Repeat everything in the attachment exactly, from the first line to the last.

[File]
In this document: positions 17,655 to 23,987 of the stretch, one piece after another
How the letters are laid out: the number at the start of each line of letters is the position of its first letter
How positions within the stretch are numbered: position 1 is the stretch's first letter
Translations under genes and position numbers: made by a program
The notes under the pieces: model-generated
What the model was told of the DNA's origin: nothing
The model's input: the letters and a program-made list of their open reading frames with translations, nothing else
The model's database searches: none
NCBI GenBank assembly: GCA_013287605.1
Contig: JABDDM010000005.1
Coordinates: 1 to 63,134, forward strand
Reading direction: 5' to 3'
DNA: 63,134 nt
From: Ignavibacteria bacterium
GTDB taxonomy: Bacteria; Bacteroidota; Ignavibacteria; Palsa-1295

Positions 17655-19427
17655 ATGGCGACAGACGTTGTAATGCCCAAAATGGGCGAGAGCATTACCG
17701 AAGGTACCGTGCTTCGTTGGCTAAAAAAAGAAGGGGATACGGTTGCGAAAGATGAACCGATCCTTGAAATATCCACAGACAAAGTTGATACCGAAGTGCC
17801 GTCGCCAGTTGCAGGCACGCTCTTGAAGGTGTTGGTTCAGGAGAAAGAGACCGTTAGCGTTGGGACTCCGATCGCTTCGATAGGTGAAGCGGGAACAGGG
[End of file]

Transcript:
In this document: positions 17,655 to 23,987 of the stretch, one piece after another
How the letters are laid out: the number at the start of each line of letters is the position of its first letter
How positions within the stretch are numbered: position 1 is the stretch's first letter
Translations under genes and position numbers: made by a program
The notes under the pieces: model-generated
What the model was told of the DNA's origin: nothing
The model's input: the letters and a program-made list of their open reading frames with translations, nothing else
The model's database searches: none
NCBI GenBank assembly: GCA_013287605.1
Contig: JABDDM010000005.1
Coordinates: 1 to 63,134, forward strand
Reading direction: 5' to 3'
DNA: 63,134 nt
From: Ignavibacteria bacterium
GTDB taxonomy: Bacteria; Bacteroidota; Ignavibacteria; Palsa-1295

Positions 17655-19427
17655 ATGGCGACAGACGTTGTAATGCCCAAAATGGGCGAGAGCATTACCG
17701 AAGGTACCGTGCTTCGTTGGCTAAAAAAAGAAGGGGATACGGTTGCGAAAGATGAACCGATCCTTGAAATATCCACAGACAAAGTTGATACCGAAGTGCC
17801 GTCGCCAGTTGCAGGCACGCTCTTGAAGGTGTTGGTTCAGGAGAAAGAGACCGTTAGCGTTGGGACTCCGATCGCTTCGATAGGTGAAGCGGGAACAGGG